(1) Richard J. Daley, the chairman of the Cook County Democratic Party, defeated incumbent Martin Kennelly in the 1955 Democratic primary and served as mayor until his death in December 1976; (2) Mike Bilandic, the president pro tem of the city council, was selected to replace Daley in 1977 and won the special election that year; (3) Jane Byrne unseated Bilandic in the 1979 primary; (4) Rep. Harold Washington beat both Mayor Byrne and Richie Daley in the 1983 primary and went on to become the city's first black mayor; (5) Alderman Eugene Sawyer was picked by the city council to serve as mayor following Washington's death in 1987; (6) Richard M. Daley, son of the late mayor, beat Sawyer in the 1989 primary and has served ever since. hide caption

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From the Archives: "Rahm: Resident Maybe, Mayor Likely" (Political Junkie, Jan. 28, 2011); "Is Rahm-Bo a No Go in Chicago?" (Jan. 25, 2001); "Emanuel Leaving White House But Chicago Mayor Run No Cakewalk" (Sept. 30, 2010); "Rahm Likely to Run in Chicago But Could Face a Crowded Field" (Sept. 9, 2010); "Daley Won't Run Again" (Sept. 7, 2010); "Chicago's Long Running Daley Show" (Feb. 21, 2007).

Too Thune? Sen. John Thune (R-S.D.), a Republican Party favorite ever since he knocked off Senate Democratic Leader Tom Daschle in 2004, announced on his Facebook page today that he will not run for president in 2012:

During this period of fiscal crisis and economic uncertainty there is a fight for the future direction of America. There is a battle to be waged over what kind of country we are going to leave our children and grandchildren and that battle is happening now in Washington, not two years from now. So at this time, I feel that I am best positioned to fight for America's future here in the trenches of the United States Senate.

And One More Senate Retiree. Sen. Jeff Bingaman, a New Mexico Democrat first elected in 1982, announced Friday he will not seek a sixth term next year. He joins fellow Senate retirees Kent Conrad (D-N.D.), Jim Webb (D-Va.), Joe Lieberman (I-Conn.), Jon Kyl (R-Ariz.) and Kay Bailey Hutchison (R-Texas). There are said to be four or five people in the state who may not run for the seat.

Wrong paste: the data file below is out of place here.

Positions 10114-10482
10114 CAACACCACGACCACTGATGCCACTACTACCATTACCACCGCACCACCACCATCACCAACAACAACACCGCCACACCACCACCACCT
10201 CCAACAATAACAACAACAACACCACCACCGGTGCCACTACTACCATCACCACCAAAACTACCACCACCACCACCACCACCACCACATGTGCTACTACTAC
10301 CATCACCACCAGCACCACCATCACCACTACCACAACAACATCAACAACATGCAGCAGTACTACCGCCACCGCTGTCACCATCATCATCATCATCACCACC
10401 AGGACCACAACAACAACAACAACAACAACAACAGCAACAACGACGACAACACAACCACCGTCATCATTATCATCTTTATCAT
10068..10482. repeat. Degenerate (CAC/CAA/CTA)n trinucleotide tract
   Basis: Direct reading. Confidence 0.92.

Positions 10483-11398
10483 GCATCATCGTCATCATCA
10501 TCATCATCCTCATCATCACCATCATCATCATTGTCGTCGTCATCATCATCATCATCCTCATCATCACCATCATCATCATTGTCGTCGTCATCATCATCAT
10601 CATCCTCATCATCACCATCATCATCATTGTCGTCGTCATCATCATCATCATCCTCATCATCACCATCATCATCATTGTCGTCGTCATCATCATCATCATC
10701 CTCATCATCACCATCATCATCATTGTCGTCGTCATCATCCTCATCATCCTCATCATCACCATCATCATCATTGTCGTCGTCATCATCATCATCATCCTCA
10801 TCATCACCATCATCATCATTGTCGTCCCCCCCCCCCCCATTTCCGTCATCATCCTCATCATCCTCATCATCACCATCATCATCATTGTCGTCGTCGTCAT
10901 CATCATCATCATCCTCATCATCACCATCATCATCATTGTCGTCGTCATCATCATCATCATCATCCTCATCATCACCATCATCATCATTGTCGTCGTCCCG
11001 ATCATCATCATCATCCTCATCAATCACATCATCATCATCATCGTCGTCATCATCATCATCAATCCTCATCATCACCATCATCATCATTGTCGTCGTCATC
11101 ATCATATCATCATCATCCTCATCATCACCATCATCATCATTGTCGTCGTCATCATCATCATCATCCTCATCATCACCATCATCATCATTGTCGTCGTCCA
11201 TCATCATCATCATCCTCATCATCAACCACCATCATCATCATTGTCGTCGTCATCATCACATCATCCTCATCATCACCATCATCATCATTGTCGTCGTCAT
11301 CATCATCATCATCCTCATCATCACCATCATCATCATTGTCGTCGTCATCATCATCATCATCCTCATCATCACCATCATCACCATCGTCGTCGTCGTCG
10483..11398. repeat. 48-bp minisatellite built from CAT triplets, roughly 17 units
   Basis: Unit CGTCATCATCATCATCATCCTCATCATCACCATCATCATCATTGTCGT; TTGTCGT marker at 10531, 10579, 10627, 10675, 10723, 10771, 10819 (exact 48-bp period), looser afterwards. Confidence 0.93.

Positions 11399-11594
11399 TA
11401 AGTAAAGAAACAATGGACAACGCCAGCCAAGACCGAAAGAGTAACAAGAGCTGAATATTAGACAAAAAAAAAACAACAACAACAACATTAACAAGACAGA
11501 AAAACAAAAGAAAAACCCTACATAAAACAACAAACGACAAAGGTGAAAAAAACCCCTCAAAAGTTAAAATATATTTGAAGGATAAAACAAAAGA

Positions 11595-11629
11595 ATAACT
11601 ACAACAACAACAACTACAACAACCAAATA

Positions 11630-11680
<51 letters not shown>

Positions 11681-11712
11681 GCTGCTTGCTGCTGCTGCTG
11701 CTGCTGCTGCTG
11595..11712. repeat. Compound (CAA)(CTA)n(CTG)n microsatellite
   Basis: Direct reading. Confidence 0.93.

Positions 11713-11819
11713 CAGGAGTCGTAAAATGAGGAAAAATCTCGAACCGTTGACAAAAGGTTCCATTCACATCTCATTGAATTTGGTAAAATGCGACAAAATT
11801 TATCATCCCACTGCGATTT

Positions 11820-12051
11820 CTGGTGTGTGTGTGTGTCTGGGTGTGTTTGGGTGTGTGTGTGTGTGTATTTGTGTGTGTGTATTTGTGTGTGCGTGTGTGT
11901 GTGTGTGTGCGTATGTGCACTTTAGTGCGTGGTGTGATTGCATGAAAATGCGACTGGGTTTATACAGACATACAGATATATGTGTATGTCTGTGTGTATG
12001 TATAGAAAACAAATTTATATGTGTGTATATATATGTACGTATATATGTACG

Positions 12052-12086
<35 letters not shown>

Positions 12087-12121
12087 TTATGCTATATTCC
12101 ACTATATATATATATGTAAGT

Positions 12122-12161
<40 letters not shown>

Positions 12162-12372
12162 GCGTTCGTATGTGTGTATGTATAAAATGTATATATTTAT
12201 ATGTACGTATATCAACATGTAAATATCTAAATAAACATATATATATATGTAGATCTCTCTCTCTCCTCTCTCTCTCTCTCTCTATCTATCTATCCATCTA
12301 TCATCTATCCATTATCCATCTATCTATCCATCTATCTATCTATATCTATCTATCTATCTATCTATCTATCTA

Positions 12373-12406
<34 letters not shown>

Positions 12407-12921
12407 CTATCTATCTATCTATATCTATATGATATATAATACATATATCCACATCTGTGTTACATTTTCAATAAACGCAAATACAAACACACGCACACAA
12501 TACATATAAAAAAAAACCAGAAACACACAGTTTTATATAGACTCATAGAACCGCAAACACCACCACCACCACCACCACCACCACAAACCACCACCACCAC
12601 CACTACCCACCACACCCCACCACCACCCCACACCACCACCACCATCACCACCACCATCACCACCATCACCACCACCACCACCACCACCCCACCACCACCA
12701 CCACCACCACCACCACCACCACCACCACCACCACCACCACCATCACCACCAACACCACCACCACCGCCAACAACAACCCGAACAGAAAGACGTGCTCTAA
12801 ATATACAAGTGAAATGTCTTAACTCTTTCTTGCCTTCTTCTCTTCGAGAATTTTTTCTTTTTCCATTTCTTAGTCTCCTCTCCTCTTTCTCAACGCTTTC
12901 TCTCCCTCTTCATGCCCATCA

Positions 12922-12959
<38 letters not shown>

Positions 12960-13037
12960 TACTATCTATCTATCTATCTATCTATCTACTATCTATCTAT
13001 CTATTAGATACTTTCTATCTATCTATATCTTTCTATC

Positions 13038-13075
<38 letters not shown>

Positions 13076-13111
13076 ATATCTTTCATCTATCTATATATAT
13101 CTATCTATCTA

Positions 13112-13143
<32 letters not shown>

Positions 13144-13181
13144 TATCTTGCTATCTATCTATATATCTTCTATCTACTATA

Podcast. Last week's episode of our "It's All Politics" podcast focused on the very different ways the two parties see the budget. Plus: more on Ron Paul, 2012 White House musings, the open Senate contests in Arizona and Virginia, and a last look at the Chicago mayoral race. It was produced by Evie Stone and edited by Cathy Shaw, with Ron Elving and I yakking away. You can listen to it here:

Back issues department. Thursday's Junkie column focused on the suddenly open Arizona Senate race and the desire by many Democrats to run Gabby Giffords for the seat. You can read that column here. And in last Tuesday's column, the focus was on Ron Paul and his propensity for winning presidential straw polls. You can read that one here.

ScuttleButton Puzzle Answer. ScuttleButton, as many loyal Americans know, is my weekly puzzle in which I put forward a vertical display of buttons and your job is to take one word (or concept) per button, add 'em up, and, hopefully, you will arrive at a famous name or expression. Here are the buttons used in Thursday's ScuttleButton contest (I was at member station WFIU in Bloomington, Ind., on Friday; hence, the puzzle came out a day early):

It's A Boy / Michael Jeffrey Rudin / March 23, 1990 — Is it possible that my son is turning 21 next month? How is that possible??

Ian Dury & Blockheads / Do It Yourself — 1979 button from the British punk band. Hard to say what my favorite Dury song is; it's either "Sex & Drugs & Rock 'n' Roll" (the solution of a previous ScuttleButton puzzle) or "Hit Me With Your Rhythm Stick." Now you know.

Howard Dean for DNC Chair — The former Vermont governor and 2004 presidential hopeful was elected chairman of the Democratic National Committee in February 2005.

And so, when you add Son + Ian + Chair, you might end up with ...

Sonny and Cher. The 1960s pop music married duo best known for songs such as "I Got You Babe" and "The Beat Goes On."

This was, as predicted, a tough one to solve; I think I received fewer responses than any other puzzle in the years I've been doing this. But not everyone was flummoxed ... especially not this week's (randomly selected) winner, Deirdre Carroll of Seattle, Wash.

Wanna be on my weekly mailing list? Sign up at politicaljunkie@npr.org.

Wanna follow my rantings on Twitter? Go to http://twitter.com/kenrudin.

Join the McCain Crusade button

This Day In Campaign History: The supposedly easy path to the Republican presidential nomination by Texas Gov. George W. Bush hits a speed bump, two in fact, as Sen. John McCain wins the GOP primaries in Arizona, his home state, and Michigan. His victory in Michigan, which allows independents to vote in the Republican contest and where he won 70 of the state's 83 counties, is touted as a possible indication of his pull with moderates and centrists for the November general election. The wins come on the heels of McCain's landslide in New Hampshire on Feb. 1; Bush responded with a win in South Carolina (Feb. 22, 2000). But subsequent Bush victories will lead to McCain suspending his campaign on March 9.

Got a question? Ask Ken Rudin: politicaljunkie@npr.org